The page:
and wooops, the night before submission it comes back to me and its screwed. The crossover between my university rendition of endnote, and the more recent update used by formatter left double gaps where they shouldn't have been and kept inserting retrieved from despite a doi...also some deleted aspects on a few....something like 80 stuff ups.
I let the formatter guy know later that night but hadn't heard back from him till midday on the day it was due in..and then i needed to be somewhere else, funerals dont go on hold.
I spent 6hrs of the last day itemizing the probs, went to the funeral, an hour and a half later contacted formatting guy who said he fixed it, a 10 minute job.
I think i had expected a panic, and found one, it wasn't essential that i panic, no one would have known my self imposed deadline wasnt met, but i think it's part of my parting behaviours. I seemed to need the adrenaline rush.
I then spent 2 hours searching for more to panic over, the submission process seemed to require an extra form that had me searching internationally for advice regarding digital copyright...but having come to a conclusion on this, i handed in the thesis, and the form wasn't needed at this point- it gets submitted after marking, when the thesis is accepted/passed.
Its a bit of an anticlimax really. It's in...but its not over. I cant really relax, there's trepidation rather than excitement.
I go back looking at it...I have problems aith denial, questioning if its really over, did i hand in the right edition....yes. Did i reference an article i used in that last week, no. But it wasn't cited either. Wish i had...if I had...and I slip into bargaining- if the rest of this is ok, i will be forgiven? If it comes back with mnor corrections, I can fix it. But for now it's too late. And I am the only person who knows it is 99% complete in terms of what i wanted it to be.
And it's also a bit like having a sore tooth, sticking my tongue into it, biting down, sucking air across it, checking if it still hurts.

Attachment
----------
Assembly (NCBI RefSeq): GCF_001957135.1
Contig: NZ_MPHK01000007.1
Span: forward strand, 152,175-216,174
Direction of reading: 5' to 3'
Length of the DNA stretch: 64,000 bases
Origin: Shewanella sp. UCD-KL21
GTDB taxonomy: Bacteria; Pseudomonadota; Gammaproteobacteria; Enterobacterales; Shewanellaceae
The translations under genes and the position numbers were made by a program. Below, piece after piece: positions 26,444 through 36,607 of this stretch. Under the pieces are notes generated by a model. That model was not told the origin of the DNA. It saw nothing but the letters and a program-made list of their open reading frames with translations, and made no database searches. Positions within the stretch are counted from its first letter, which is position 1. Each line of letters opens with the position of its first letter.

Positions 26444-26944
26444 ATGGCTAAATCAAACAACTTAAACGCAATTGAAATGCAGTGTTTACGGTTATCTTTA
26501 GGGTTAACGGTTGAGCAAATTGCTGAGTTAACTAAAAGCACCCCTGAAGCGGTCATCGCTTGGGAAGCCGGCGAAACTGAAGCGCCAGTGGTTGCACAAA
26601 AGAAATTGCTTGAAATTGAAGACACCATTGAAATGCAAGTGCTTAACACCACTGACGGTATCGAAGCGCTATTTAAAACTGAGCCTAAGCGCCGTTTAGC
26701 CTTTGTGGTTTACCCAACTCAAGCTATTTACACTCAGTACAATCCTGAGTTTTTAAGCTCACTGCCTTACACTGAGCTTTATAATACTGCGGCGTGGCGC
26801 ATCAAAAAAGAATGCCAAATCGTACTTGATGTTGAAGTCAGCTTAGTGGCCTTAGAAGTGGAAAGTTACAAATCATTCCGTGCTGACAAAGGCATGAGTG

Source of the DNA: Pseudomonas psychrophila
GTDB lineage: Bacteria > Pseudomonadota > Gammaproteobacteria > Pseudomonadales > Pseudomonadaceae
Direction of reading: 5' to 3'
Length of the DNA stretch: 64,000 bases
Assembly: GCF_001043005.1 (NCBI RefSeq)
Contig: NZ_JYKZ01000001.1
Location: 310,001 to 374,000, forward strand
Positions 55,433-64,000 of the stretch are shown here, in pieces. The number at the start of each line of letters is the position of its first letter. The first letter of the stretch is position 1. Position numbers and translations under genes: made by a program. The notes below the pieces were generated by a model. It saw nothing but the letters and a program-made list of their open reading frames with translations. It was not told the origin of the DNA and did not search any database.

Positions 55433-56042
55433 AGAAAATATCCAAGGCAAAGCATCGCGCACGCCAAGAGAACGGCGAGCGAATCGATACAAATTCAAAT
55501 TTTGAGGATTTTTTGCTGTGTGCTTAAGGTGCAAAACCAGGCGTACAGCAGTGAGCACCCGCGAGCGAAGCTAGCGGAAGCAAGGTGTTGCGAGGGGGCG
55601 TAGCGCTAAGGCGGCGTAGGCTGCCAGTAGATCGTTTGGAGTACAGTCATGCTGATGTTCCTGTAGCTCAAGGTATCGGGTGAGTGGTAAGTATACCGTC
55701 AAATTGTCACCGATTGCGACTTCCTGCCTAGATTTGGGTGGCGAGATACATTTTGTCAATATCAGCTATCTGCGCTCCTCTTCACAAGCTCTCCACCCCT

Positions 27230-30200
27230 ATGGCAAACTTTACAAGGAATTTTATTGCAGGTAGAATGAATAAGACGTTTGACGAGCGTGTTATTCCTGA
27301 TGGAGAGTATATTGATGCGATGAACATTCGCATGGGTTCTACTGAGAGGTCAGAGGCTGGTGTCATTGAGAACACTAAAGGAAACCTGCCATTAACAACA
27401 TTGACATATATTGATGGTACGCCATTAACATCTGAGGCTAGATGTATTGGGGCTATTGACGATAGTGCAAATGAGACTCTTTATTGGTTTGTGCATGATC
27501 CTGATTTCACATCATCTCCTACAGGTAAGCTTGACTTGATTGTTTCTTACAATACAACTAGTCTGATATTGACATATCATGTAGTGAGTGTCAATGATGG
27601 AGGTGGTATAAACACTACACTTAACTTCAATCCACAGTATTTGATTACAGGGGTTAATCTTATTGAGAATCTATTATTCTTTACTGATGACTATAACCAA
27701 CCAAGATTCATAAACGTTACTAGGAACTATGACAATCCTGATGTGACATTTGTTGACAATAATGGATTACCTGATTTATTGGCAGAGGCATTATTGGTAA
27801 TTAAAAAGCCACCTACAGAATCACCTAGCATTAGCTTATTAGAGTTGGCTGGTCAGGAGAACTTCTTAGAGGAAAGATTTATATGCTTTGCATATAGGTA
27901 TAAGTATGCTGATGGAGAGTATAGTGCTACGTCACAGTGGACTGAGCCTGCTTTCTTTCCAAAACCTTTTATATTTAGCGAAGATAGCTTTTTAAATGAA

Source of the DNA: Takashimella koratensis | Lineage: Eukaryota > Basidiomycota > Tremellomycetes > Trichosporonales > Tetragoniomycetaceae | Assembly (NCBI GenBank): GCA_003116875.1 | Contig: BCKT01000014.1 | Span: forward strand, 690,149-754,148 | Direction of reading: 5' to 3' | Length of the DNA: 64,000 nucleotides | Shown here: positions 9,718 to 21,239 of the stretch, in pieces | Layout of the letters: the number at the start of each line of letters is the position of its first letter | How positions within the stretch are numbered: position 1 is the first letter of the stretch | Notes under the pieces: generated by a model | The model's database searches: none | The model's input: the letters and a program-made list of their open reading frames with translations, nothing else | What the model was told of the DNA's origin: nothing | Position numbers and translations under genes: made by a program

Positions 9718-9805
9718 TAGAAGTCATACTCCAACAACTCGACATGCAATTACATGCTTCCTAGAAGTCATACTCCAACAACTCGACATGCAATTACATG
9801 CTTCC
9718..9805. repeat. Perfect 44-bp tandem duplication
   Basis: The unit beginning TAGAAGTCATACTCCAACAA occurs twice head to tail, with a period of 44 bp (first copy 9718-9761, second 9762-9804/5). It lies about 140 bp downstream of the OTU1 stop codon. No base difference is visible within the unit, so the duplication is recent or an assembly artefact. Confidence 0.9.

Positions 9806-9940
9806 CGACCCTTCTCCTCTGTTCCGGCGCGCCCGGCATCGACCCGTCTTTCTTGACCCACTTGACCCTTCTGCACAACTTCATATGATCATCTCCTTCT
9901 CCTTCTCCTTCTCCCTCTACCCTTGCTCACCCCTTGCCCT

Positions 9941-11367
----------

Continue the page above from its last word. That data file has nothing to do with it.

I've found two more errors...one in that very last bit of prose- one word is missing. And one of my references has a slash at the end of an url. No biggie. But the rate of return on polishing gets smaller and smaller for the hours invested, and so again, 99% pretty suffices. I rationalize with myself, intellectualize: tell myself stop looking.
Today I slept the day away, I felt like i could sleep for 6 weeks; writing a thesis is tiring.
And now I wait. One week down. Maybe 9 more to go? The university where I'm enrolled suggests its a 10 week turn around, but I know people (admittedly not this university) where it took a year to hear back. Meantime I wait. Betwixt and between. I dont quite fit in anymore with friends on the phd journey, I visit but I'm in a different space. And I dont quite want to start writing the post doc articles from a space of trepidation. I'm feeling like I've lost my voice, the power is now all out there.
Posted by ailsa at 10:13 AM
Tuesday, September 25, 2012
Latour’s metaphysics is utterly democratic. Atoms and quarks are real actors in the cosmos, but so are Fidel Castro, Houdini, and unicorns. We cannot declare a priori that some actors are more real than others; all we can say is that some are stronger than others. (p. 35)
Ref Harman, G. (2007). The importance of Bruno Latour for philosophy. Cultural Studies Review, 13(1), 31-49.
Image from The Dork Side
Thursday, August 23, 2012
This is the synopsis provided in
How to create a journal article from a thesis
Source:Nurse Researcher. 19.4 (July 2012): p21.
Box 2 Steps to producing an article for a journal
* Dozens of references do not necessarily impress an editor unless
these references are relevant to your article and target audience
(Johnson 1992, 1996, Bowen 2010).
* Avoid presenting a summary of the dissertation or thesis (Johnson
1992, Bowen 2010).
* Limit descriptions of informed consent and other ethical issues.
Keep discussions to a concise statement regarding the institutional
review board or ethics committee (Bowen 2010).
* Focus the topic so it addresses the concerns of journal
readership (Johnson 1996, Kekale et al 2009, Bowen 2010, McConnell
* Rewrite and update the literature review (Johnson 1996, Garry
2007). Edit the demographics and methods section. Keep the
literature and theoretical framework to a minimum (Johnson 1996,
Kekale et al 2009, Bowen 2010).
* Identify one dimension or outcome to report (Johnson 1992, Bowen
* Establish a clear topic with a strong opening sentence to entice
the reader into the article. (McConnell 2010). Write a conclusion
that reflects the topic in the title and introduction (McConnell
* Include only the charts and tables needed by the reader to
understand the topic of the paper (Johnson 1992, 1996, Kekale et al
* Incorporate truncated quotes and more summative statements in
qualitative papers (Bowen 2010).
* Emphasise clinical application of the research (Johnson 1992,
1996, Kekale et al 2009, Bowen 2010, McConnell 2010).
* Adhere to journal referencing, style and length requirements
(Johnson 1996, Bowen 2010, McConnell 2010).
Posted by ailsa at 9:05 AM